Borderlands 2 Preview: New Guns, New Characters, Same Action
In October of 2009, Gearbox rolled out a brand-new game that had a lot of people talking: Borderlands. It was a smashing success, and has sold over 4 million copies worldwide since release. Ever since the sequel was announced, all of us here at Game Front have been itching to get our hands on it. At PAX East this weekend, we finally got our chance.
Walking up to the Borderlands 2 booth was an exercise in anticipation. Behind a massive group of statues depicting the new characters waited a wall of gaming stations, all of which were running Gearbox’s new shooter. AS quickly as possible, we dove in and starting playing.
The first thing that you’ll notice is that the feel hasn’t changed a bit from Borderlands. Oh, there are a litany of new features and changes (we’ll get to those in a bit), but the game still feels just like the first one, and that’s a great thing. There’s basically no learning curve if you played the first game. If the characters weren’t different, you might not even notice any changes. Well, except the new characters and all those guns.
The first Borderlands had a lot of guns. 17,750,000 to be exact – enough to earn a listing in the Gamer’s Edition of the Guinness Book of World Records 2012 for Most Guns in a Videogame. That record has stood ever since, but it’s about to go down. Borderlands 2 has even more guns than the original, and it’s making them easier for players to identify. Each gun manufacturer’s weapons have a unique look to them – so much so that you can usually identify the manufacturer of a weapon simply by looking at it. Visual cues make distinguishing guns with electrical effects from guns with fire effects a simple task.
Gearbox has also made a number of welcome changes to Borderlands 2′s interface. In addition to the appearance of the weapons, they’ve made your inventory separate your arsenal into classes, so it’s much easier to quickly find the guns you’re looking for among all the ones you plan to sell to fund your reign of terror. There’s also an indicator that your co-op teammates can see that shows that you’re viewing your inventory, so at least they won’t think you dropped when you’re just standing there.
Both of those are great changes, but my favorite new addition is the minimap. No longer will you need to open the full screen map to figure out where the hell you are – now you can just look up at the corner of the screen. Also exciting is a small co-op change: All ammo and money pickups are now shared with the entire party. That means you don’t have to make sure that no one else needs that ammo before you snatch it up. If you ever tried to stockpile ammo during a co-op game, you can appreciate just how awesome this change is.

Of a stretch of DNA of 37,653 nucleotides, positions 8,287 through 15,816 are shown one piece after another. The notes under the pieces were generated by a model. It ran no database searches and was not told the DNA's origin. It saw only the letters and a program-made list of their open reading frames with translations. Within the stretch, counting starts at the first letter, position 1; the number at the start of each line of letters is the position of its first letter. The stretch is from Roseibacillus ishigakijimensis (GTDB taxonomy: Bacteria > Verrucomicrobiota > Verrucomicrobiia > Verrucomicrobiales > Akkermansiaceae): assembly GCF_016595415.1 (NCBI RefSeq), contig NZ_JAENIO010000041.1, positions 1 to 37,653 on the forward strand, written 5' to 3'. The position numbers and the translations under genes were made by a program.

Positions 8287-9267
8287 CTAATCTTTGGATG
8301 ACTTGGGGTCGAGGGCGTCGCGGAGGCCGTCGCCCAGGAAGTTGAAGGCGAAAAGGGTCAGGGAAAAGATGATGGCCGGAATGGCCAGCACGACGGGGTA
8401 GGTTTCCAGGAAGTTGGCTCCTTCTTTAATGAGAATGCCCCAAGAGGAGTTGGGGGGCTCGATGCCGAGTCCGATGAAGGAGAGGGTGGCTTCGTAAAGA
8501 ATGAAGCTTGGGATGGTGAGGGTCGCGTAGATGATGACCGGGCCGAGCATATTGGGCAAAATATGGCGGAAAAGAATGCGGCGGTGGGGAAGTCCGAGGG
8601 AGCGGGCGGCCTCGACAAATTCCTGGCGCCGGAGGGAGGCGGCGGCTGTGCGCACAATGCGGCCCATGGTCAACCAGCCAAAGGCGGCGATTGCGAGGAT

While the action in Borderlands 2 really doesn’t feel substantially different than in the first game, the enemies definitely seem tougher. The AI is more aggressive, and Gearbox has given them abilities that allow some enemies to buff others. Instead of having one Fire Skag, a whole pack of them could start tossing fire your way. In the demo we played, we fought crystal beasts with large amounts of health, and Fire Threshers that burst through the ground, setting us alight whenever we were nearby.
To help deal with all these new challenges, a few tweaks to player abilities are included as well. Most important among these is the ability to move while incapacitated. This is huge, since it means you might be able to drag yourself to cover and get revived instead of being left to die out in the open. Grenades have been tweaked to have more power and utility, and shields have been given some new powers as well. Still, Pandora is a dangerous place to be wandering around.
I was sufficiently excited about Borderlands 2 before my hands-on time, and now I’m really excited. In the limited time I had with the game, I got the impression that Gearbox has made some very positive changes without messing up the great feel the first game had. Of course, if you didn’t like the feel of the first game, that’s not going to be something you want to hear. Still, if you were a Borderlands fan, you’re likely going to have very little to complain about when Borderlands 2 is released. The only complaint I have at this point is that September 18 is so damn far away.